Born in 1953, Friedman is an American journalist, internationally-renowned author and three time Pulitzer Prize winner. He currently writes a weekly column for The New York Times.
I went along with an open mind… ‘this could be inspiring or really, really depressing’!
Well, it proved to be an absolutely fascinating, stimulating evening. He spoke for 45 minutes, without notes. Evidently, he’d been giving this talk around the world since last May… but suitably updated in the light of Mr Trump (and Brexit)! He’s a confident, articulate and engaging speaker.
I can’t begin to summarise Friedman’s wide-ranging talk… so I’ll just highlight a few things that struck me.
He talked about the significance of the year 2007: Steve Job launching the iPhone; facebook; Kindle; The Cloud; YouTube; the beginnings of Airbnb… followed, somewhat ironically, by the worldwide economic recession of 2008. Although we didn’t perhaps notice at the time, digital globilisation and the exponential growth in microchips were transforming our lives.
The pace of change and the pace of new ideas is almost overwhelming… or, as Friedman put it: “Google lives in the future and sends us letters home”.
He talked about the way many of the large Corporations were moving – analysing the capabilities of their employees and being prepared to train them, free of charge, in areas where they needed specific help or improvement… BUT for them to undertake the training in their own time… and if they didn’t fancy that, then they’d be given a redundancy package and removed from the organisation. Corporations see life-long learning as CRUCIAL.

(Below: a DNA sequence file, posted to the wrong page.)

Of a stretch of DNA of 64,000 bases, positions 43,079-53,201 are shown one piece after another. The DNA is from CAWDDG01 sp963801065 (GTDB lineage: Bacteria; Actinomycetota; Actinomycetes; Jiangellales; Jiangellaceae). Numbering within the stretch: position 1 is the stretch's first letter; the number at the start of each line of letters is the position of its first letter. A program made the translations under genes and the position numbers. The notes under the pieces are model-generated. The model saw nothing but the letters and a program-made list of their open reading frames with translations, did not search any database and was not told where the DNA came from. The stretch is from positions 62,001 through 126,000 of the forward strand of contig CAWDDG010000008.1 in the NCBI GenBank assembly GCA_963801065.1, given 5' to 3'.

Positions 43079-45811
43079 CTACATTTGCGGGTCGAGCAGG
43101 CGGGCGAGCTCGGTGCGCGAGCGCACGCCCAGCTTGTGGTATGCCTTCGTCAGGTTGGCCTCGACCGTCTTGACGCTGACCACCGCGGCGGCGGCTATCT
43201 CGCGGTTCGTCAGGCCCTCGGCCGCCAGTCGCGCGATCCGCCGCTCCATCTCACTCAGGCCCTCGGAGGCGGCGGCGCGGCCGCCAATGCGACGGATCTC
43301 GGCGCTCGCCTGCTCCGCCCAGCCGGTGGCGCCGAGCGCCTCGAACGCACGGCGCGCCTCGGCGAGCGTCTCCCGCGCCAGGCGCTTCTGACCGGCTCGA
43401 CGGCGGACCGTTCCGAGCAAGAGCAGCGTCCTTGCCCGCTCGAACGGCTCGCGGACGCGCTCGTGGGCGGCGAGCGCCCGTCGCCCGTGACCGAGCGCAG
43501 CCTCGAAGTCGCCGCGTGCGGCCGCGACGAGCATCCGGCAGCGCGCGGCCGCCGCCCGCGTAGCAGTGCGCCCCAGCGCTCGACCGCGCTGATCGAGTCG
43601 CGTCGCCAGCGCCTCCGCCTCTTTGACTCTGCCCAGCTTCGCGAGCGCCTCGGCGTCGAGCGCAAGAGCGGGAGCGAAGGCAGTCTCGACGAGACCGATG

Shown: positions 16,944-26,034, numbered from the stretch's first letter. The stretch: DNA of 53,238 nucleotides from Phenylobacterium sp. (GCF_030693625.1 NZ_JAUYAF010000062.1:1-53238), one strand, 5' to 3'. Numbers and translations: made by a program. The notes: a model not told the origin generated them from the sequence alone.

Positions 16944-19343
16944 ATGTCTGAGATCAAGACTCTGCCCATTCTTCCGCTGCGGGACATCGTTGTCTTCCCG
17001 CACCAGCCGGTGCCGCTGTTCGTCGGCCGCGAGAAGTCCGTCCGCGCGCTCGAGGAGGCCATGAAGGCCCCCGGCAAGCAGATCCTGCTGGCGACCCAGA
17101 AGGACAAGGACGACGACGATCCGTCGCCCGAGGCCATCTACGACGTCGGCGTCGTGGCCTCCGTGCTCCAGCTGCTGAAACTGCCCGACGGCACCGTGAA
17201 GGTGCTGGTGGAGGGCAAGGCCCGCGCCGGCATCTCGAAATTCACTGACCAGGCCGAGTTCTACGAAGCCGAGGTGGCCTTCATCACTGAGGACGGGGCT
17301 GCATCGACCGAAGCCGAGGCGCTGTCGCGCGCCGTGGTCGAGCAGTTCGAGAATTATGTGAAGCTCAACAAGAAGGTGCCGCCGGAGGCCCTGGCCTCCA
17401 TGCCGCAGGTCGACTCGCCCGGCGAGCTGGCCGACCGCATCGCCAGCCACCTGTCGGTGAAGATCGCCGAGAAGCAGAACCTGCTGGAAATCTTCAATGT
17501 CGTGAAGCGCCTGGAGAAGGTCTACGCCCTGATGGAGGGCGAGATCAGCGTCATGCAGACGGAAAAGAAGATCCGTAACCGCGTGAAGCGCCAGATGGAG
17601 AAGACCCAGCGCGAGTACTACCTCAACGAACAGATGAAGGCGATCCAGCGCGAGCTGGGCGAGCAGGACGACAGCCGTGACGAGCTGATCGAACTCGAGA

Friedman talked about politics (and specifically US and UK politics)… and how our current political parties are designed to think and work “with an old situation”… in his view, they needed to be “blown up (not literally, hopefully) and re-started… "the age of acceleration is going to be just too fast for them”.He talked very briefly about taxation… feeling that the current systems should be abandoned in favour of universal carbon taxes and sugar taxes.
He talked about us living in a world where “one of us can kill all of us” (he didn’t specifically mention the Trident ‘deterrent’ but, clearly, implied that such policies were hugely outdated and ineffective).
He talked about ethics; about a cyber world where no one's ‘in charge’; and, perhaps somewhat strangely in the context of the evening(?), about the need for us all to live by the old ‘golden rule’ (“do unto others as you would have them do unto you”); about the need for ‘strong families’ and ‘strong communities’(?)… and about ‘applied hope’. There were lots of things I wanted him to explain more fully, but time didn’t allow… yes, I know, I should have bought his book!
It was all inspiring, fascinating stuff… but even now, writing this the morning after, I’m not sure if his words made me feel depressed or encouraged. They’ve certainly underlined my own naivety in some areas… or, as Friedman put it: “naivety is the new realism”!